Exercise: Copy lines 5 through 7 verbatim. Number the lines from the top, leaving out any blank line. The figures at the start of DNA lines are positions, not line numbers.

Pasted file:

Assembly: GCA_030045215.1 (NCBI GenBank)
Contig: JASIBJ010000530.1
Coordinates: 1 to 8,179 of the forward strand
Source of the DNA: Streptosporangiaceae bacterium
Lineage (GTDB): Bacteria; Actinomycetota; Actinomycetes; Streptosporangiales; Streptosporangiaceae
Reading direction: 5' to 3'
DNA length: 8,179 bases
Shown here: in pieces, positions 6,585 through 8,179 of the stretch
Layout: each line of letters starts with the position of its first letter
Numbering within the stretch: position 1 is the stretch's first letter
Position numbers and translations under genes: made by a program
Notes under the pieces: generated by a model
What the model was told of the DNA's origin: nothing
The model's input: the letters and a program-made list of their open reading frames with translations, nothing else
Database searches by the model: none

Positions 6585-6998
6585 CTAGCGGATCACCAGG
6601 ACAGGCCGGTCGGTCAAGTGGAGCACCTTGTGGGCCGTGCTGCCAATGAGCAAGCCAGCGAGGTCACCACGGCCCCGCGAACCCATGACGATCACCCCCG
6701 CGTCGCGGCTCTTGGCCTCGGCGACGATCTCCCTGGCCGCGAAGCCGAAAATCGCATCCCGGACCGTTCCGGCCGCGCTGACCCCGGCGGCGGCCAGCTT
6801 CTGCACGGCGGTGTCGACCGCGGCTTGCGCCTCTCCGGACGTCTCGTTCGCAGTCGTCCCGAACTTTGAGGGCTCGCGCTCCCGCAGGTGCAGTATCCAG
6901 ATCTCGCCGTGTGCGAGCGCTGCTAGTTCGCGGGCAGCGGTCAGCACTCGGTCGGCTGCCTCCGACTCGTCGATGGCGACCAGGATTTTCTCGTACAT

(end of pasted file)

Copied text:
Lineage (GTDB): Bacteria; Actinomycetota; Actinomycetes; Streptosporangiales; Streptosporangiaceae
Reading direction: 5' to 3'
DNA length: 8,179 bases